In this book, Marx and Engels have described the basic principles and objectives of scientific socialism in very concise words. They say that society has been ascending the ladder of progress through social struggle since thousands of years. The capitalist system too is the product of class struggle within a specific time. It has many historic achievements. But now its days are numbered because though the productive process within mills, workplaces and factories has become socialised, but both the production and means of production are the personal property of a few individuals. Economic crisis frequently occurs in society due to this contradiction and millions of able-bodied women and men are deprived of livelihood. There is an abundance of material things, but they are out of reach of the common people. The capitalist system cannot solve this contradiction because this contradiction is inherent to it. Therefore it is the historical task of the working people to end this outdated system which is an impediment for the further progress of Man, through a revolutionary struggle and to raise the flag of the people’s republic by collectivising the means of production as well.

The Communist Manifesto had been published hardly a few days when the uproar of revolution rose in Europe once again. It began with Paris where the reign of Louis-Philippe was overthrown in February 1848. Marx and Engels were in Brussels at that time. They were thinking of going to Paris when the police arrived with a warrant of deportation and Marx was arrested. When Jenny visited the police station to inquire about her husband, she too was put behind bars. The next day when there was an outcry in the city over such unchecked aggression, Marx was sent to Paris under police supervision. He was unable even to carry his belongings.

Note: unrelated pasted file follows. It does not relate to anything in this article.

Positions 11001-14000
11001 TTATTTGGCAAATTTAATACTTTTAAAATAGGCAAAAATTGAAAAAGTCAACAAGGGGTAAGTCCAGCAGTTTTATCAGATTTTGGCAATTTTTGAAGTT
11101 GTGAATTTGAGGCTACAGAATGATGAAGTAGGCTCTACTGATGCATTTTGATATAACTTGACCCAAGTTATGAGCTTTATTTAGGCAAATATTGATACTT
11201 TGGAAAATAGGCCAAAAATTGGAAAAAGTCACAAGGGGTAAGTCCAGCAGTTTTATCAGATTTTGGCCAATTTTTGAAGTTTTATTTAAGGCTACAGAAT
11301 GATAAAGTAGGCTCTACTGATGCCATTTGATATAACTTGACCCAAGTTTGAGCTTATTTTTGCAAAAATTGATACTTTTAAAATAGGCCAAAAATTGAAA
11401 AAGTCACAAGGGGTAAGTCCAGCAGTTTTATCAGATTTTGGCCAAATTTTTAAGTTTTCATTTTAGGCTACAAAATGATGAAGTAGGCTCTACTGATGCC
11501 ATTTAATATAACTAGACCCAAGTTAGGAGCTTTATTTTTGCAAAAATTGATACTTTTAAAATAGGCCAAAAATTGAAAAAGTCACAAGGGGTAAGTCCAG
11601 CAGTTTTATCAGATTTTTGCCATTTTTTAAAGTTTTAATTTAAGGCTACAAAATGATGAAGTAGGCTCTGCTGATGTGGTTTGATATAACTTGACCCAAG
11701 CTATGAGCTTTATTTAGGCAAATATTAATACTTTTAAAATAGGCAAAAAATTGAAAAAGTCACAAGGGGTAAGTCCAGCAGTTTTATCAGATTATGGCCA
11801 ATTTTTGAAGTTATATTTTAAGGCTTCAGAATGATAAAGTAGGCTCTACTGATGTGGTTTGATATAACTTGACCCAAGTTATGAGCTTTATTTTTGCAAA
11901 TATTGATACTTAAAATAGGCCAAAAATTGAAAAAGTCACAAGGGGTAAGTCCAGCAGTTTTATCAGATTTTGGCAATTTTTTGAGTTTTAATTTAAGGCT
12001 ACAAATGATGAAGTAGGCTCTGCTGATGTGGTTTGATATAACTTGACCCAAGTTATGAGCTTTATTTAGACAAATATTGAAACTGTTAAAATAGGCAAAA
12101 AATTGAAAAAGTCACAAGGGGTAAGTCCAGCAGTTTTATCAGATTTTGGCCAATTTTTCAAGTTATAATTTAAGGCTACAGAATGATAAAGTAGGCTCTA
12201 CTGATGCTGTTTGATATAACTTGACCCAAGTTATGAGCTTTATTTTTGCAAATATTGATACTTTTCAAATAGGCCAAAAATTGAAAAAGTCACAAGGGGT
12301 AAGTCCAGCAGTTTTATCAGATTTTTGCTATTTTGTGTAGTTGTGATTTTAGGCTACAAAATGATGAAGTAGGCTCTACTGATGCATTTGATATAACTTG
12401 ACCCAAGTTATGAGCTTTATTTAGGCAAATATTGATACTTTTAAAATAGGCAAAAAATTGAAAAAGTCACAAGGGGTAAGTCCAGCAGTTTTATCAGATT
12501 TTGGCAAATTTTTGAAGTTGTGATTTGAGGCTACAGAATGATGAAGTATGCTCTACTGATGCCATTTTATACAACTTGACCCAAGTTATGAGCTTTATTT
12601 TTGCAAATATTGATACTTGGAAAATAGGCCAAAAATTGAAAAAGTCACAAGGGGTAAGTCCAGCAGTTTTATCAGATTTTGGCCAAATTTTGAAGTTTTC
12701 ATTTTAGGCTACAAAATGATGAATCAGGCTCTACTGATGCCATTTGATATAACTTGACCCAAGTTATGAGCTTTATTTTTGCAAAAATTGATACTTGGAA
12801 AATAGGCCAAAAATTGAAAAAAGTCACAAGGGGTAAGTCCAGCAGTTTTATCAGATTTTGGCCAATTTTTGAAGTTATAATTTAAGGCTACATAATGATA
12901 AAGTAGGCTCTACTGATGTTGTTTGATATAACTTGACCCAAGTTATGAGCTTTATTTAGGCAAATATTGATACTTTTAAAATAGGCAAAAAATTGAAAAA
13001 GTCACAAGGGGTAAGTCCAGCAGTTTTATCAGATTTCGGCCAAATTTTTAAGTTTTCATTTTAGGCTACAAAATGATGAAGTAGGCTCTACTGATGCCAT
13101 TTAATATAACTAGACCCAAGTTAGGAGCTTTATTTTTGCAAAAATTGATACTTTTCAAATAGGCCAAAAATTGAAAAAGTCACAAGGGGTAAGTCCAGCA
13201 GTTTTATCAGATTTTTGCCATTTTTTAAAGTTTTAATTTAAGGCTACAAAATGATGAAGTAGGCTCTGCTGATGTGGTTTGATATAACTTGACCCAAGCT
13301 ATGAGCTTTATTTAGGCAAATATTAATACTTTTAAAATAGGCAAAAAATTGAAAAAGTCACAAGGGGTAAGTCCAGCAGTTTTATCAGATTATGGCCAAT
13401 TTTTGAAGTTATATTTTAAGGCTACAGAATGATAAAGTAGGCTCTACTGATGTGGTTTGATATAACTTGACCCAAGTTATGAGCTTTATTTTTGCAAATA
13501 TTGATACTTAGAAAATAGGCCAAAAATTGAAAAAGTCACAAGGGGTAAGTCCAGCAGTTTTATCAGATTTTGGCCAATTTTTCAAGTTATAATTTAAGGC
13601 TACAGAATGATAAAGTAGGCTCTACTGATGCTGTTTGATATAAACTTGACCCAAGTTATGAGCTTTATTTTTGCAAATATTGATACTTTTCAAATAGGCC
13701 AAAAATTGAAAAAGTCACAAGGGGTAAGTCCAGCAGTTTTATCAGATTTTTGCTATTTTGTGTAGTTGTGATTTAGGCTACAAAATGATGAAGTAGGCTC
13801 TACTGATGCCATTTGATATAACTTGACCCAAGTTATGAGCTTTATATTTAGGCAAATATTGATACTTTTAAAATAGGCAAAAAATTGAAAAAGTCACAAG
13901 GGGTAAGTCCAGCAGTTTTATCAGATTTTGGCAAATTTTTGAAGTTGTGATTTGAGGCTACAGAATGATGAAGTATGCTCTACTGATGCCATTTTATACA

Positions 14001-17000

Marx and Engels were in Paris when revolution arrived in Germany too. Therefore both comrades travelled to Cologne. Engels chose to fight by joining the people’s army, but Marx issued his newspaper New Rheinische Zeitung from Cologne and also frequently participated in revolutionary activities; but the German government was not prepared to tolerate Marx’s writings. It instituted 23 simultaneous cases against him but the offences could not be proved, so in May 1849 he was ordered to leave Germany within 24 hours. Marx closed the newspaper and paid off the dues of his employees by selling off his printing press cheaply. Jenny’s silverware dowry which had already been mortgaged once in Brussels, was re-mortgaged, and Marx returned to Paris with his wife and three children. But hardly three months had passed when the government of France ordered him to leave France within 24 hours. At that time, Marx did not have enough money even to take his family with him. Helpless, Jenny who was pregnant, was left in Paris with the children, and he himself headed to London on August 24, 1849. He subsequently never left London thereafter.

Raza Naeem is a Pakistani social scientist, book critic and award-winning translator and dramatic reader currently teaching in Lahore. He is also the president of the Progressive Writers Association in Lahore. His most recent work is an introduction to the reissued edition (HarperCollins India, 2016) of Abdullah Hussein’s classic novel ‘The Weary Generations’. He can be reached at razanaeem@hotmail.com

Raza Naeem is a Pakistani social scientist, book critic and award-winning translator and dramatic reader based in Lahore, where he is also the president of the Progressive Writers Association. He can be reached via email: razanaeem@hotmail.com and on Twitter: @raza_naeem1979